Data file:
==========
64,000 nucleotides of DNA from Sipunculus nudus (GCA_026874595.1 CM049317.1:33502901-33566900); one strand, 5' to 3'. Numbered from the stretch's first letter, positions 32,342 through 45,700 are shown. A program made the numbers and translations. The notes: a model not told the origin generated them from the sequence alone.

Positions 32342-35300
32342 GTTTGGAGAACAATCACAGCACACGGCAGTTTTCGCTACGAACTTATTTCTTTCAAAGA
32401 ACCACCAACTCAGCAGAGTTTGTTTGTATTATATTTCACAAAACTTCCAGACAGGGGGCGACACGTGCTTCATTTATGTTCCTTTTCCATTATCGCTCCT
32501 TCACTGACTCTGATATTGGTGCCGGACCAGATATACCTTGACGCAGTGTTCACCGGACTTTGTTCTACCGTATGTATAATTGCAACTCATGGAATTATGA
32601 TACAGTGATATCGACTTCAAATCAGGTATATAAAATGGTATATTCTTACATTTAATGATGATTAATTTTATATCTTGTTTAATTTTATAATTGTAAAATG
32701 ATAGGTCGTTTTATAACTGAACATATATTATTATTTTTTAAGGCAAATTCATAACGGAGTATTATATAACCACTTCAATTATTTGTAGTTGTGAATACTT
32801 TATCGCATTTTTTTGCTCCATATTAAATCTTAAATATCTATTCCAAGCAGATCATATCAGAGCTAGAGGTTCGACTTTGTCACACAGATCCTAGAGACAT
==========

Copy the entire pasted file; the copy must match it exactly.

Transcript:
64,000 nucleotides of DNA from Sipunculus nudus (GCA_026874595.1 CM049317.1:33502901-33566900); one strand, 5' to 3'. Numbered from the stretch's first letter, positions 32,342 through 45,700 are shown. A program made the numbers and translations. The notes: a model not told the origin generated them from the sequence alone.

Positions 32342-35300
32342 GTTTGGAGAACAATCACAGCACACGGCAGTTTTCGCTACGAACTTATTTCTTTCAAAGA
32401 ACCACCAACTCAGCAGAGTTTGTTTGTATTATATTTCACAAAACTTCCAGACAGGGGGCGACACGTGCTTCATTTATGTTCCTTTTCCATTATCGCTCCT
32501 TCACTGACTCTGATATTGGTGCCGGACCAGATATACCTTGACGCAGTGTTCACCGGACTTTGTTCTACCGTATGTATAATTGCAACTCATGGAATTATGA
32601 TACAGTGATATCGACTTCAAATCAGGTATATAAAATGGTATATTCTTACATTTAATGATGATTAATTTTATATCTTGTTTAATTTTATAATTGTAAAATG
32701 ATAGGTCGTTTTATAACTGAACATATATTATTATTTTTTAAGGCAAATTCATAACGGAGTATTATATAACCACTTCAATTATTTGTAGTTGTGAATACTT
32801 TATCGCATTTTTTTGCTCCATATTAAATCTTAAATATCTATTCCAAGCAGATCATATCAGAGCTAGAGGTTCGACTTTGTCACACAGATCCTAGAGACAT